|Media in Jayapura pictured in a photograph from Don't Spoil My Beautiful Face featured during a course |
in "Safe Witness Journalism". Photo: West Papua Media
REVIEW: WHAT makes the book Don’t Spoil My Beautiful Face: Media, Mayhem and Human Rights in the Pacific really interesting is that it’s not just the reprinting of David Robie’s very good investigative pieces of reporting, but he weaves into it his autobiographical story and that gives context to his various pieces that he has gathered together.
A wide range of stories from the Kanak uprising of the 1980s, the Fiji coups, Moruroa - really the whole breadth of events in the Pacific over the last 30 or 40 years ... And it’s deep journalism …
It gets rights inside the issues and shows the trust that was placed in David Robie by people who really wanted their stories told. So it is well contextualised and I think it is a real contribution to Pacific journalism by collecting it all together.
The final part of the book is about his role as a journalism educator, and also his perceptions of the way that journalism in the Pacific has developed. He has a very interesting model that he calls critical development journalism. It is a little bit like investigative journalism.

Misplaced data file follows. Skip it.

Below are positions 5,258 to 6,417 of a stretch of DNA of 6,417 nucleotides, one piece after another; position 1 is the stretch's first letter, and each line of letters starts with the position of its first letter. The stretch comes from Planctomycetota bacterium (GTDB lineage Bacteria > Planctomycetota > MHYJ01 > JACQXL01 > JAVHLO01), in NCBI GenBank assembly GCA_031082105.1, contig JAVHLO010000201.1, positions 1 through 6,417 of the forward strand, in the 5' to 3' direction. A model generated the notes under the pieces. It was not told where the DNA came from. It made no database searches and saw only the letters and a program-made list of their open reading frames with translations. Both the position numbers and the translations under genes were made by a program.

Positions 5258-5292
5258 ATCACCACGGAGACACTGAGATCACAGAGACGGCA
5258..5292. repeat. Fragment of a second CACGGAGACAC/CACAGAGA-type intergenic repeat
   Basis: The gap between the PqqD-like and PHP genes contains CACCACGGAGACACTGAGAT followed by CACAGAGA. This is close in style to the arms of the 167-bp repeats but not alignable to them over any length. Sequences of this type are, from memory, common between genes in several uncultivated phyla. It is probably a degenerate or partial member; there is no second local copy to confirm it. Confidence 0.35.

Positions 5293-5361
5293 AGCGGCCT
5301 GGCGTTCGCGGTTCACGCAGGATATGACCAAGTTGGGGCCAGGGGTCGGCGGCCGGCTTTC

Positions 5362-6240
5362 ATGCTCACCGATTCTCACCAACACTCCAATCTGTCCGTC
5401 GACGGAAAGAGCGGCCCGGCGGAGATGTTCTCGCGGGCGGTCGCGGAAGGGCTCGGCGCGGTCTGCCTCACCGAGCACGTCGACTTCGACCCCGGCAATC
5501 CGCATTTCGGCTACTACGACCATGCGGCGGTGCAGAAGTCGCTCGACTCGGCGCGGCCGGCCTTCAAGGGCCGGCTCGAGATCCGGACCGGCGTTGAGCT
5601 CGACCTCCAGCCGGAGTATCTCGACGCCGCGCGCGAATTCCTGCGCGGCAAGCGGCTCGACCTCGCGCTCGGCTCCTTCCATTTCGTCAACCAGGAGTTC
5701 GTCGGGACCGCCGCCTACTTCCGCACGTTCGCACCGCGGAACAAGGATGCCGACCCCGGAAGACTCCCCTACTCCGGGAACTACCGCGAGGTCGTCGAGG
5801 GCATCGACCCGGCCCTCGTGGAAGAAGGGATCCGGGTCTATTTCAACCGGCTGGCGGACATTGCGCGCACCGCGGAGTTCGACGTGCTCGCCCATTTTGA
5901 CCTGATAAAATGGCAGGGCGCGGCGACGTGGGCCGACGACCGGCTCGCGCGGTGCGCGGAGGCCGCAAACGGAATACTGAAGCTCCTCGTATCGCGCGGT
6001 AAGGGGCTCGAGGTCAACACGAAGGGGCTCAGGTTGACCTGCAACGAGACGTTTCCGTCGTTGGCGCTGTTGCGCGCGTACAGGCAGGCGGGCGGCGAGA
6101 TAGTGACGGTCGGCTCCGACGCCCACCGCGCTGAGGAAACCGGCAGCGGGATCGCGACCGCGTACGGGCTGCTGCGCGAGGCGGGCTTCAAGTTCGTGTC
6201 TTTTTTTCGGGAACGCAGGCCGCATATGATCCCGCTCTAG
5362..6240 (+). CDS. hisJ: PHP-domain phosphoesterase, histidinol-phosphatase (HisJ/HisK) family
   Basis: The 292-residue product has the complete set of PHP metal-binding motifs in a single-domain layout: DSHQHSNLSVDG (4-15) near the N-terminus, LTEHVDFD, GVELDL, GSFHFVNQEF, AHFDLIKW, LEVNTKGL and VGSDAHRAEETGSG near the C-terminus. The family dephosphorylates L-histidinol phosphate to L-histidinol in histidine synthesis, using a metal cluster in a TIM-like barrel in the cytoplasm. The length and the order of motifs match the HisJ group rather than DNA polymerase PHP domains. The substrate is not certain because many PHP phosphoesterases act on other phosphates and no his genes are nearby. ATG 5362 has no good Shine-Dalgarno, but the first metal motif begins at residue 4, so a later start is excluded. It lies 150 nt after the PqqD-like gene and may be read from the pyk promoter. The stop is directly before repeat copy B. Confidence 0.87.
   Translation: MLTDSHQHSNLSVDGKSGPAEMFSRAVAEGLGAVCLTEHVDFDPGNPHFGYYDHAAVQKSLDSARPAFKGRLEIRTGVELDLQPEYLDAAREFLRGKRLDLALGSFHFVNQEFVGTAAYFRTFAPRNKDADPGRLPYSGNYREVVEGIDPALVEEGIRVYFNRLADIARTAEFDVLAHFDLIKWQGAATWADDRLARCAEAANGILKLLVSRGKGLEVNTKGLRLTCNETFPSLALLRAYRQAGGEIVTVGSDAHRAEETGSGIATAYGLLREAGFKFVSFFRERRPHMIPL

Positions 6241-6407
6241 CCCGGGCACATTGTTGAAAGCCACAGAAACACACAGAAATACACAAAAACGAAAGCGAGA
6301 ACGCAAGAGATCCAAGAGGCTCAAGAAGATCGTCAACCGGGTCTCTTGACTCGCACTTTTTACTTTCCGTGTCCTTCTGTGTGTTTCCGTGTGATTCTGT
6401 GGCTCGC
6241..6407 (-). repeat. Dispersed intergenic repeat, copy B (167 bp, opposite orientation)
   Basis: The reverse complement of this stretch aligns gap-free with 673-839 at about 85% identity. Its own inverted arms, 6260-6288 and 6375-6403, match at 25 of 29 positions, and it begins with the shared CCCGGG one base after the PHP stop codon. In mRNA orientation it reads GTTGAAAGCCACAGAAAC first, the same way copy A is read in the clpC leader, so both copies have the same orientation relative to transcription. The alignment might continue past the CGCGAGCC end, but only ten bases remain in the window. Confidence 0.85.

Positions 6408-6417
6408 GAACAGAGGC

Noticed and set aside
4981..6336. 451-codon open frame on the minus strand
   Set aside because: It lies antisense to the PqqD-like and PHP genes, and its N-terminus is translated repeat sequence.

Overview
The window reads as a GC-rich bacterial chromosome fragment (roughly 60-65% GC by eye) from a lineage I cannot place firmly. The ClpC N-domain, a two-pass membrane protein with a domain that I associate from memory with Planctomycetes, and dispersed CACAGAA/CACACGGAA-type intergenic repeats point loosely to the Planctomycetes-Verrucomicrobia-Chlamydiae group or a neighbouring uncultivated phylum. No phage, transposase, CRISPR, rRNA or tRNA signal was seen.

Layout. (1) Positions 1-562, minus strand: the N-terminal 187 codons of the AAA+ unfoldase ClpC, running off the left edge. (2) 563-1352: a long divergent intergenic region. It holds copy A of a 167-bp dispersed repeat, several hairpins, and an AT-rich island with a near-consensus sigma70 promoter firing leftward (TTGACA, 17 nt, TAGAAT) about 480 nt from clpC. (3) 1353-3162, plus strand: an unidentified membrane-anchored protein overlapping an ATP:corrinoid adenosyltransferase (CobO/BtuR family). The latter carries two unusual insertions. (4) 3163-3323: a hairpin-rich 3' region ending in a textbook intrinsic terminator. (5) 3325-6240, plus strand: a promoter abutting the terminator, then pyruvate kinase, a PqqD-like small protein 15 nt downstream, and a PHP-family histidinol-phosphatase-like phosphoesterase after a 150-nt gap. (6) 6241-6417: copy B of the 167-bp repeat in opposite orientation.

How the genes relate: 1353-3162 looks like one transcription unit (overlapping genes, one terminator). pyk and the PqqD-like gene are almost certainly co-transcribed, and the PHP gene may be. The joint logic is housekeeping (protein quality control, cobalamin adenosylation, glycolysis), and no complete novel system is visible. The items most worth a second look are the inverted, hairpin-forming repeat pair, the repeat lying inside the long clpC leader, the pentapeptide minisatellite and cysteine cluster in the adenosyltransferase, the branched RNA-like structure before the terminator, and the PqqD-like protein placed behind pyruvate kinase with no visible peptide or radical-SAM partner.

|Don't Spoil My Beautiful Face|
And so it has a positive purpose to it even if in the process it is uncovering shortcomings, corruption - you name it.
And I think this is the sort of journalism that David Robie stands for and tries to educate others to provide. Where the purpose of it is a higher purpose than simply revealing what’s gone wrong. A very good book. I recommend it.
This is an excerpt from the Gavin Ellis media segment on Radio New Zealand National’s Nine to Noon show. Dr Gavin Ellis is a media commentator and researcher. He is a former editor-in-chief of The New Zealand Herald and was recipient of the British Commonwealth Astor Press Freedom Award in 2005. He is the author of Trust Ownership and the Future of News: Media Moguls and White Knights to be published in London in June.